Here’s a fun fact, I am a mutant baby. I was born with 6 fingers on each hand. Only the children that came after me posses this genetic trait, I most likely contaminated our mother’s womb. Having just celebrated my 27th birthday last week, I have been reminiscing a lot.

I volunteer as a mentor and life-skills coach in Kibera and in 2016, one of my students was fatally electrocuted. Everyone was broken by the news. It made me question my reality. Was I adding any value to their lives? I decided to create and find purpose- a niche that was mine in this world. I understood that in order to effectively help the students heal, I needed to do some healing myself.

After belittling myself for so many years, I summarize my life in 3 points; I am peculiar, I am lazy and I am insignificant.

1.My Peculiarity

Growing up; I was born 3rd of five children; 4 girls and 1 boy. Though already taller than me, my brother and I have a 12year age gap and a sister in between us. For those 12 years, I played “acting son”, for our extremely traditional father, whose heart ached for a son and so I filled that void. In this family, I had always felt different.

Always in victim mode, I found myself lying and stealing around the house, constantly headlining for the wrong reasons; bad grades, bad behaviour…much to the contrast of my sisters. I was the personification of a headache. During adolescence, my body didn’t develop as fast and efficiently as all the girls in my year. So, to protect my ego, I’d hang around boys all day while in school. Having grown up in a house full of girls, I found myself naturally drawn to them because just like me, they too were different.

My father had to resort to discipline to better mould and shape me. A tough but necessary move; considering that I am presently a Biology graduate whose obsession is edible insects and how one day these can revolutionize Africa through their conversion into animal feed to sustain our love for everything meaty.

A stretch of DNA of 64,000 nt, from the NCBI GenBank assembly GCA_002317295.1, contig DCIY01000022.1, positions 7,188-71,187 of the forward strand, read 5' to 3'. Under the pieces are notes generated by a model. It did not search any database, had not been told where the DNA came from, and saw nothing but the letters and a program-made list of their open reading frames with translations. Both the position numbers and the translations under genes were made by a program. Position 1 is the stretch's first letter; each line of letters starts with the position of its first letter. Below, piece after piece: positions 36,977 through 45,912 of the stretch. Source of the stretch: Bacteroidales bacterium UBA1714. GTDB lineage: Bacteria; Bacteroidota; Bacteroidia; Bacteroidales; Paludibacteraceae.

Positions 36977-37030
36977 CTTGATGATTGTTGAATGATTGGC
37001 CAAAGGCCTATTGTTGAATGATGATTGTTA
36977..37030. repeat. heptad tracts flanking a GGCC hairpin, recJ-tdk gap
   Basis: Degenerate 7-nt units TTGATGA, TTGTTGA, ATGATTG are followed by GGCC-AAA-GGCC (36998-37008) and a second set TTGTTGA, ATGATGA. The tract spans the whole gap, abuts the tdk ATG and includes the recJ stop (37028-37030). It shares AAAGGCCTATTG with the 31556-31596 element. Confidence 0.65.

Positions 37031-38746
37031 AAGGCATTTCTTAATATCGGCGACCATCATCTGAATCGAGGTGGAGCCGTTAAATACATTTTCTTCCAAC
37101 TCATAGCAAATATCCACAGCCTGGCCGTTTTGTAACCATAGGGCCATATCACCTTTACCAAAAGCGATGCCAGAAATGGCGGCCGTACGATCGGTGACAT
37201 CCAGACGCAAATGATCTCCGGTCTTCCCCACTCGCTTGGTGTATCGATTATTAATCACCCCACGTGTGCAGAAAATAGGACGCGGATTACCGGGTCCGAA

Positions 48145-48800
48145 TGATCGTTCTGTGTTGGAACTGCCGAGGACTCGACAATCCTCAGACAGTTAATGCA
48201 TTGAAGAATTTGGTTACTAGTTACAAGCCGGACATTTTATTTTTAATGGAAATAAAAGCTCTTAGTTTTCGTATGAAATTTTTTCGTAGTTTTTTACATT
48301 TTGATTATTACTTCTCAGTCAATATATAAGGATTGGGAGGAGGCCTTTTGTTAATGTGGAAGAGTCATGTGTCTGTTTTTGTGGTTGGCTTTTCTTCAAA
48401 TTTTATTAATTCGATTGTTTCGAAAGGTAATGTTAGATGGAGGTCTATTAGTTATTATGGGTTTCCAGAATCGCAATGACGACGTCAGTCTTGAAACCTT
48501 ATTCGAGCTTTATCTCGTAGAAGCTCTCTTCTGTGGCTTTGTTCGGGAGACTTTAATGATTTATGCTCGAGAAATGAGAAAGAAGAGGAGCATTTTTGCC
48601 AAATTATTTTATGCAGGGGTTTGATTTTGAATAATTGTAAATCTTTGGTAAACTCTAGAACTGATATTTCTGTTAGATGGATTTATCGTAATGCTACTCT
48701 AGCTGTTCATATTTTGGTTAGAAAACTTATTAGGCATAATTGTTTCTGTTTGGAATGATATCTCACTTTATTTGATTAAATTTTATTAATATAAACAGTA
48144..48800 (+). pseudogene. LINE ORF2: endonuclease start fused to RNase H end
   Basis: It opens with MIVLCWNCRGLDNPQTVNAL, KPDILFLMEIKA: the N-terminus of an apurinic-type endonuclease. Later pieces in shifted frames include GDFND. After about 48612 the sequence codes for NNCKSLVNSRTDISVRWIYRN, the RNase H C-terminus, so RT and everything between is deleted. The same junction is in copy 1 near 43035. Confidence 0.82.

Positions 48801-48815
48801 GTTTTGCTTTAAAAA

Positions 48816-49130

2.My laziness

After years of just existing through daily life; body, mind and spirit riddled with depression, I was introduced to the concept of the “Inner Journey” and the healing patterns it promotes. Having been called lazy for so long due to my nature, I was awoken to the fact that PROCASTINATION IS NOT LAZINESS!

It turns out procrastination is not typically a function of laziness. It is a neurotic self-defence behaviour meant to protect a person’s self-worth! You see, procrastinators tend to be people who perceive a strong association between their performance and their value as a person. This makes failure or criticism unreasonably painful, naturally leading to hesitancy when it comes to doing anything that reflects their ability – which is pretty much everything.

This made me overly aware of my inner struggles and the fragility of my mental state. So, I actively challenged myself to break down the internal walls I had built and maintained since even before my adolescent years.

3.My Insignificance

Having always believed myself to be “shy” it dawned upon me that I was actually introverted, with a large serving of social anxiety, a loner, something that’s not as abnormal as I once thought. 

This is where true humility is born, when you are able to find the calm in the middle, right in between self-worthlessness and egotism. Where your personal problems are small in relation to those of the world, a place full of perspective and love. This journey brought a whole lot to the forefront.

Two years down the line, I notice a positive shift in my outlook on life. After battling these demons, I embraced the idea of becoming a Mental Health Advocate by introducing this concept of self-awareness to the children I work with.

So, I actively told my story. Opening up, made me aware of just how much a need there was for such discussions. I started Amini Vijana – a series of classes on Mental Health Awareness to introduce students to the importance of their mental health and teach them how to unlock their potential by embracing their differences. Through them, I have learnt to better love and acknowledge myself. There is power in being different. I encourage them to be unapologetically them.

We are so unsatisfied with our lives, yet there are many dreaming of a life just like ours. Learn to embrace simplicity in life…for, those who live simply, sleep soundly. Live simply, walk humbly and love genuinely. Mental health should be a priority; for dreams are only valid if we’re well prepared for them.



Author: Winnie Akara

Winnie Akara is a social innovator, change maker and mentor. She is passionate about young people and is driven by the vision of seeing them take charge of their lives and actualize their talents. She is a tutor, mentor and coach at ROCK – Reach Out with Compassion in Kibera and actively involved in building partnerships towards their success. Volunteers and Partners may reach out on

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